But for those of you who live in small spaces without central heating, I recommend investing in a heat pump. In the times when I lived in a country that doesn’t have central heating (and has four seasons), a heat pump seriously made all the difference. 

3. Bed with built-in storage space

If you’ve been on this site before, you probably already know that one of my biggest regrets about living in a studio apartment is not getting a loft bed or a bed with built-in storage space.

Clutter can be challenging to avoid when you live in a small space, but buying a bed with storage space, whether it’s a high loft-bed with space underneath or one with built-in drawers and shelves, is one way of minimizing it.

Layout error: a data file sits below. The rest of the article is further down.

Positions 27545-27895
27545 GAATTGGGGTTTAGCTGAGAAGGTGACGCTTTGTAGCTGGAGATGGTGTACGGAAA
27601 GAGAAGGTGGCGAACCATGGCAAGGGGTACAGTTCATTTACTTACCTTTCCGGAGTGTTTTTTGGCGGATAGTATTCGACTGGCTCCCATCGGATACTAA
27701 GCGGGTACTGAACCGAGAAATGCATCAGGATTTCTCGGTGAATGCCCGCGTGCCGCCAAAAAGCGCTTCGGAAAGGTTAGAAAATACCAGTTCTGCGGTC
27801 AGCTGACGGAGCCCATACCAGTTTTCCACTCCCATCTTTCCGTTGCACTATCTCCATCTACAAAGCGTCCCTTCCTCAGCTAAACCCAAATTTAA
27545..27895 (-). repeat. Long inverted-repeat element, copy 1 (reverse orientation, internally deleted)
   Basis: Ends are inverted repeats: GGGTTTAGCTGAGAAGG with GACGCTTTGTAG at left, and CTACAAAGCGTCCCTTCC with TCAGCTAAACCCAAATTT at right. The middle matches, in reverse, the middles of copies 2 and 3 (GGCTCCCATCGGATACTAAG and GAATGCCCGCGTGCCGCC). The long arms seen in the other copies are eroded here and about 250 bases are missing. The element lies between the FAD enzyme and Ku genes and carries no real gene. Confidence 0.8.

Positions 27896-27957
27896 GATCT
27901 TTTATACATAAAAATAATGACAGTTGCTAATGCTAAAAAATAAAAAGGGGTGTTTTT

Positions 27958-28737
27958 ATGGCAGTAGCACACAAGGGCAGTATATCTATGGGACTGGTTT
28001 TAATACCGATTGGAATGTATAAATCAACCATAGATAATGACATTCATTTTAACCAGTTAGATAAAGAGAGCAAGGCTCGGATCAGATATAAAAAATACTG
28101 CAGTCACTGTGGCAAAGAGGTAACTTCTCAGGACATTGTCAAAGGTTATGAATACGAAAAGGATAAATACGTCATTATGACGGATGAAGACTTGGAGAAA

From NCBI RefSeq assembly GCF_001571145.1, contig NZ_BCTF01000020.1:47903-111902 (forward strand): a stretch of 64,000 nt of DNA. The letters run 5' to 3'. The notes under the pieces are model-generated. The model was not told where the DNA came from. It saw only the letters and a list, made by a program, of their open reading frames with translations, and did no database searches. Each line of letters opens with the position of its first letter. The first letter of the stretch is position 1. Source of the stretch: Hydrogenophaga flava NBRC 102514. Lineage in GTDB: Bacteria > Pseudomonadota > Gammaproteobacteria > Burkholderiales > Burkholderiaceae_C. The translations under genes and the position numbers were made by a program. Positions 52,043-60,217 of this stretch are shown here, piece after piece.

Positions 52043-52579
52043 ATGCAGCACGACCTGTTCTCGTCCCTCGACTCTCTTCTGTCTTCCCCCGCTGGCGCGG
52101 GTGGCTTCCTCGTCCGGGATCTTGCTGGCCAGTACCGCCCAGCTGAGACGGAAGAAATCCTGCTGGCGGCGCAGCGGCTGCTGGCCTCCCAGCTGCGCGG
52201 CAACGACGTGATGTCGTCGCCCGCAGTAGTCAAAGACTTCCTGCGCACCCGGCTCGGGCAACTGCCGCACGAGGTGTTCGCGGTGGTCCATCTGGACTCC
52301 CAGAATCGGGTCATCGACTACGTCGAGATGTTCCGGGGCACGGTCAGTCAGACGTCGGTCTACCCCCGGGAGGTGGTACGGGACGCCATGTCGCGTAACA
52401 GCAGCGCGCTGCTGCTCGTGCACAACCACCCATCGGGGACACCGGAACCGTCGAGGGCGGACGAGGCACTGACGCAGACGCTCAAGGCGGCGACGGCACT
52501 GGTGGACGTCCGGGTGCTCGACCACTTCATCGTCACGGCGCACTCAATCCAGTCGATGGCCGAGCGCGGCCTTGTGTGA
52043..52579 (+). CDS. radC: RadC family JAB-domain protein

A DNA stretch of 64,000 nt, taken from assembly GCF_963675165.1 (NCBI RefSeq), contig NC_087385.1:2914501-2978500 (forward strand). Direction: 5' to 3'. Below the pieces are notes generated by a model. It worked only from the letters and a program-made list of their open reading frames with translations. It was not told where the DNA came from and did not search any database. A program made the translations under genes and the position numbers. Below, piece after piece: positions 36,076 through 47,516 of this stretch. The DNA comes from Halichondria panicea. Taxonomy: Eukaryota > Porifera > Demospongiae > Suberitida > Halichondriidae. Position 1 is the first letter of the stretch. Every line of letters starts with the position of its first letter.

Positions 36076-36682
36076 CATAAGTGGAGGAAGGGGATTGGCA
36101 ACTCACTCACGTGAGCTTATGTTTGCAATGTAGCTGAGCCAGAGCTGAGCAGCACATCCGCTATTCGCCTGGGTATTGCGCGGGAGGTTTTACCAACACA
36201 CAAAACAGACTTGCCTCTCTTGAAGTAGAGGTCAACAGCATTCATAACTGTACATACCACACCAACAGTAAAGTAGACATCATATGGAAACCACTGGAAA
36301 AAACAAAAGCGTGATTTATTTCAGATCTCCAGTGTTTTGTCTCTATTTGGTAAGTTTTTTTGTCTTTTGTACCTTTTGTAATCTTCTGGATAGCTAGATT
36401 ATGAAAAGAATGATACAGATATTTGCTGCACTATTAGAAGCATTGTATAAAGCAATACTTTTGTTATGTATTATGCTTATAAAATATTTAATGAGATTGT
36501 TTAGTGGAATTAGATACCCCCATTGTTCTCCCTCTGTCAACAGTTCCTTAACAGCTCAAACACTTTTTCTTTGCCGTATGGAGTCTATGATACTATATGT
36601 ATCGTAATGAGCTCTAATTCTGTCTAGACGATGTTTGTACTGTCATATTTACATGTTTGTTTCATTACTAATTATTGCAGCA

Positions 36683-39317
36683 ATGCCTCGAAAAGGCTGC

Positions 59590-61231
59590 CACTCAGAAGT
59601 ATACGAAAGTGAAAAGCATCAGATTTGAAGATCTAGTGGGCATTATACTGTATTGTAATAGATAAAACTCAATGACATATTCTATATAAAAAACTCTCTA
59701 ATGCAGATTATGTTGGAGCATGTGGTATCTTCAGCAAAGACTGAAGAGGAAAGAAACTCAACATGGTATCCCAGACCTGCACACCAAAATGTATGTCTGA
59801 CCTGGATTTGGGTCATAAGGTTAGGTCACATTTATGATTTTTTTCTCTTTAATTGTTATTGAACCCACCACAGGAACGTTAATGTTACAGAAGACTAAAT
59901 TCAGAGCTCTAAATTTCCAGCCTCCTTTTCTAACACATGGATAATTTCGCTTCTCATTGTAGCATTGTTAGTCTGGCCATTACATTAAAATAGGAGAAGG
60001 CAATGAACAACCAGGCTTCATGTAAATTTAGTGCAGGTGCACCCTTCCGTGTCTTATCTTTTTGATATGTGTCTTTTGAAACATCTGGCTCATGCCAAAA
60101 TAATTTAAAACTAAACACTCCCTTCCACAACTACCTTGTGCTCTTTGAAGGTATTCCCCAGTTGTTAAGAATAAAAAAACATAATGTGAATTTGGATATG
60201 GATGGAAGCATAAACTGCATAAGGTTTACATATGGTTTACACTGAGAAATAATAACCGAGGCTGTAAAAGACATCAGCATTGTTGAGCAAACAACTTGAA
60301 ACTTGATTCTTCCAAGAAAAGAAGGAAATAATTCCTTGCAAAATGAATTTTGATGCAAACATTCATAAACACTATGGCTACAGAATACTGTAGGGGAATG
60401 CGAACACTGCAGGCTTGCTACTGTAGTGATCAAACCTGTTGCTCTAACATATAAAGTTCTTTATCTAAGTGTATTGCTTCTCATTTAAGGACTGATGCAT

Now, you can DIY/add under-the-bed storage. However, if you’re a lazy individual like me (at least when it comes to DIY), then buying a bed with a built-in storage is the way to go. 

4. Foldable desk/table

Another investment I wished I had made during my studio-apartment days was to get a foldable desk or table

Now, the dining table I did have was small enough to fit, but because of the teeny tiny size of my apartment, there was no choice but to put it close to the door, so there was a lot of incidental bumping on our parts when we open the door to enter. 

A foldable desk/table would have solved that problem. It would also have made our small apartment feel more spacious because we can put it away anytime we’re not using it. Even folding/leaning it against the wall can make a massive difference in the aesthetic and feel of the space 

5. AeroPress